In early 2009, a triple-reassortant strain of the H1N1 serotype, here-in called S-OIV (also known as H1N1pdm), spread throughout the world, causing a pandemic. The first significant human outbreak of this strain occurred in La Gloria, Veracruz, Mexico in February 2009 [1][2] . As of 6 Sep 2009, 3205 S-OIV-related deaths worldwide have been reported to the WHO [3] . Although treatment concerns have been prompted by resistance to the antiviral oseltamivir in the latest S-OIV strains, the virus largely remains sensitive to zanamivir [4] . Resistance to oseltamivir is often conferred by a single His274Tyr amino acid mutation in the neuraminidase gene, while reduced zanamivir sensitivity has recently been experimentally linked to a Gln136Lys mutation (N2 numbering).

Systems recently developed and under development are allowing the quick identification of important, novel mutations using 3-d protein structures [5] , as well as H3N2 antigenic-site-based vaccine prediction systems ( ) [6] . This type of automated detection and monitoring of novel mutations affecting antigenicity, convergent evolution, and inter/intra-host reassortment needs to be performed on a continual basis on the ever-increasing dataset to keep abreast of new influenza threats. To this end, we have created an automated pipeline that can download the latest sequences from NCBI GenBank and add them to existing alignments of homologous sequences, as well as extract metadata such as antiviral resistance, collection date and location name. Each sequence can then be geotagged by an automated, user-verified extraction and querying engine which uses the GeoNames web service ( ). The data are made available through our data warehouse and web application, SeqMonitor. The current version of SeqMonitor allows users to submit H1N1 protein sequences of the hemagglutinin or neuraminidase genes to a BLAST query, with the top matches being plotted on a geographic map. Novel and rare mutations of the query sequence can then be analyzed versus any subset of the data, defined for instance by oseltamivir resistance or country of collection. The geographic and related metadata files, along with the precomputed amino acid alignments constructed with the pipeline can be downloaded by users and processed by geographic and sequence data analysis packages such as GenGIS ( ) [7][8] . SeqMonitor can be accessed at .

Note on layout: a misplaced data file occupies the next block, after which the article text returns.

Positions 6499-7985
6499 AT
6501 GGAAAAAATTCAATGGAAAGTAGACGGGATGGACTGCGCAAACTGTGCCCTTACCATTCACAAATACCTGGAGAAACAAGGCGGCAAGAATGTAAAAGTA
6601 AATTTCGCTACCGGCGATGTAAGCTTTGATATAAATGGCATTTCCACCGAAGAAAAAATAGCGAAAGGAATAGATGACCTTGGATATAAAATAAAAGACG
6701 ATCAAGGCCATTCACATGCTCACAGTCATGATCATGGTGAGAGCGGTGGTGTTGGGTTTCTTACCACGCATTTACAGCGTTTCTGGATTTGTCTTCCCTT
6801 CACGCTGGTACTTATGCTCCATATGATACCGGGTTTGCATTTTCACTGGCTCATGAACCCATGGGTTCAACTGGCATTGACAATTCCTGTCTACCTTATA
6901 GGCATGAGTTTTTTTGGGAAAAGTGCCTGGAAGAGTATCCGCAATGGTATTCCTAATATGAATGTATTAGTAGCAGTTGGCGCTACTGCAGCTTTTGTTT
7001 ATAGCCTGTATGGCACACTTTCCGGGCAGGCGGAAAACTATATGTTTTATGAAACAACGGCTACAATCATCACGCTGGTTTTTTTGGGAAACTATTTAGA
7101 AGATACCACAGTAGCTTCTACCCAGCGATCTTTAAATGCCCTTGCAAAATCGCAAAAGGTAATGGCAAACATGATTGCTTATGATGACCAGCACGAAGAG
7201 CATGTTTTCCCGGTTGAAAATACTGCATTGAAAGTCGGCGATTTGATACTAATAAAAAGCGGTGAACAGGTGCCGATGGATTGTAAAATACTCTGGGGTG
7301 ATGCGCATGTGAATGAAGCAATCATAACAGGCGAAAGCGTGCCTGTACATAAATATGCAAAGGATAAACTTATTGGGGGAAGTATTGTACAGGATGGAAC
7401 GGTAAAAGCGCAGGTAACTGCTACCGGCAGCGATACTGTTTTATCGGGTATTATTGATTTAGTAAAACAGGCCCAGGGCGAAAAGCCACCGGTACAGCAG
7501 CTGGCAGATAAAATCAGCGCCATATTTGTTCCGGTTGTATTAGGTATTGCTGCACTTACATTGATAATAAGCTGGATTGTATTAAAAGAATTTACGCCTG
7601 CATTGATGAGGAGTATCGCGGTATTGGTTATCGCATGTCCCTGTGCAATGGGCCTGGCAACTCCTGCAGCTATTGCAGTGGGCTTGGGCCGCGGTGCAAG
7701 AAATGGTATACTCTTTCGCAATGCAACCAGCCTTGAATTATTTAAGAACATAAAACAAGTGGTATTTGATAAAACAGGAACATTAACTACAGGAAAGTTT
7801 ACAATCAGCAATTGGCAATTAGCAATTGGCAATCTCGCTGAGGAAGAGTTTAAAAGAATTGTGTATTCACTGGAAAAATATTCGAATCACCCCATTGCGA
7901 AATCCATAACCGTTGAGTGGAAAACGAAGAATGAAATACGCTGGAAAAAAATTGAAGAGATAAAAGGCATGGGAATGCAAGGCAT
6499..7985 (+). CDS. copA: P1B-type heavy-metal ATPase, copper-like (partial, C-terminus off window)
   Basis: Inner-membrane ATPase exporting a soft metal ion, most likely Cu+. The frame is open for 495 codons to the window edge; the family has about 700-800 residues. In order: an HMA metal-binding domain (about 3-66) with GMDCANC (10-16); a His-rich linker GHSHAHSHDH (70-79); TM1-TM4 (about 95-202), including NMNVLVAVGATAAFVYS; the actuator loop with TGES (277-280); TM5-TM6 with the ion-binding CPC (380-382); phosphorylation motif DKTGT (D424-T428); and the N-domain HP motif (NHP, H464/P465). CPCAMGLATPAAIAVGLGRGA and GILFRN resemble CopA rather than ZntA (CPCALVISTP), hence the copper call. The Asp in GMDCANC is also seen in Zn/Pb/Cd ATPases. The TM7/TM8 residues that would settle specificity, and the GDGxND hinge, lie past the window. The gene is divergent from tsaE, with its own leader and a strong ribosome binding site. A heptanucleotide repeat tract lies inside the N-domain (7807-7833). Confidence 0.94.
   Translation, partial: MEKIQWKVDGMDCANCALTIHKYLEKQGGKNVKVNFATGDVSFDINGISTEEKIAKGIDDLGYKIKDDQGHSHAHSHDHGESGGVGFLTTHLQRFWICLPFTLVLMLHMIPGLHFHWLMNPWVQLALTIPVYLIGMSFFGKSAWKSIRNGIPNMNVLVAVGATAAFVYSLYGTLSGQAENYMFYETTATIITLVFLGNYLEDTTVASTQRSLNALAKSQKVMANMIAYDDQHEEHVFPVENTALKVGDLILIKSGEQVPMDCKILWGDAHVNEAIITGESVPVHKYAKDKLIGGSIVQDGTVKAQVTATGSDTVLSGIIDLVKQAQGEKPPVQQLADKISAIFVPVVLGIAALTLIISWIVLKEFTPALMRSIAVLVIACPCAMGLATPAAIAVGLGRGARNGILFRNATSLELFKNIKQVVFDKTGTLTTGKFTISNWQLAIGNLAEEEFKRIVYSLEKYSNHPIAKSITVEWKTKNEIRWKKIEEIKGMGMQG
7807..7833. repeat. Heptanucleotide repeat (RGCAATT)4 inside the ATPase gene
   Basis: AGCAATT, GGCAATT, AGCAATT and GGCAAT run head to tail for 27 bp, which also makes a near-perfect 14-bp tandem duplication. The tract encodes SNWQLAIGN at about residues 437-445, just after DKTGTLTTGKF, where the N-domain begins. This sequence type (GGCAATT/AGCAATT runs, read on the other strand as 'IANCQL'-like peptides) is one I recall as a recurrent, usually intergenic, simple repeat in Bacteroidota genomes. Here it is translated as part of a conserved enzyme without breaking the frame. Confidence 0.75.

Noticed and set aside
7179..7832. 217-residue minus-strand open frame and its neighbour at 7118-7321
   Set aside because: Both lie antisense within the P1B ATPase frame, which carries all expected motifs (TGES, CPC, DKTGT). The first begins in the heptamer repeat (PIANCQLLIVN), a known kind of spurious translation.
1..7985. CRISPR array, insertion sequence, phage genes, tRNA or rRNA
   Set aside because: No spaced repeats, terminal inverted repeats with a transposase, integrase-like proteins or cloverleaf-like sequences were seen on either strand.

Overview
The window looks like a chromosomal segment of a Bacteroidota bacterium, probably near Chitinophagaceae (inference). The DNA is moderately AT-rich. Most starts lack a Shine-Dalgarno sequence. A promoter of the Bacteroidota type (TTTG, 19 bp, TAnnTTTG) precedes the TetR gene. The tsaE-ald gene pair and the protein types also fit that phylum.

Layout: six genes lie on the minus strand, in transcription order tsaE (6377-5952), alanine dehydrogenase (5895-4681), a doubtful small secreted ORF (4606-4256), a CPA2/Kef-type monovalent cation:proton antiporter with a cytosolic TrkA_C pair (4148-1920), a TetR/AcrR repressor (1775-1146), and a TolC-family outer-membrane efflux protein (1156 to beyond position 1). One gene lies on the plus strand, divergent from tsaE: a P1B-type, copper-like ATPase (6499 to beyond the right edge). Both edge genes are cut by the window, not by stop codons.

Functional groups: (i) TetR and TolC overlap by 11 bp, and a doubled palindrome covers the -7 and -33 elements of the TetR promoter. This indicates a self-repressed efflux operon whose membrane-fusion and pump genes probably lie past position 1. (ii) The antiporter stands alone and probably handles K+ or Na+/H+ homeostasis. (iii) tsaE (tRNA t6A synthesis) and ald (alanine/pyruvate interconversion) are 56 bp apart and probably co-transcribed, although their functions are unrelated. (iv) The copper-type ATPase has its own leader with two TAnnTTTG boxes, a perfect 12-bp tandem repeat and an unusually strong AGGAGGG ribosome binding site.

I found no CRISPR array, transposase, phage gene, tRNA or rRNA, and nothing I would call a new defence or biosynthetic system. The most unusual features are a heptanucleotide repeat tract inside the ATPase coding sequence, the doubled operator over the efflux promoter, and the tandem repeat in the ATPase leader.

Data sources

All available data on the hemagglutinin and neuraminidase proteins of H1N1 human-host influenza from the NCBI Influenza Virus Resource are downloaded and provided as input to the pipeline. The webservice was used to geotag records. Currently (12 September 2009), 3968 H1N1 hemagglutinin and 2889 neuraminidase records are available for analysis with Version 1.0 of SeqMonitor.

All of the code developed for this pipeline was written in Python, using the Biopython library version 1.5 [9] . The data warehouse is managed by MySQL version 5.1.29. The web interface is implemented with the Django Python web framework version 1.0. The system is composed of two main modules. The pipeline module parses and integrates sequence and location data from the NCBI GenBank and The visualization and analysis module allows the results of the pipeline to be explored through the web and compared with user submitted sequences.

Pipeline – Parser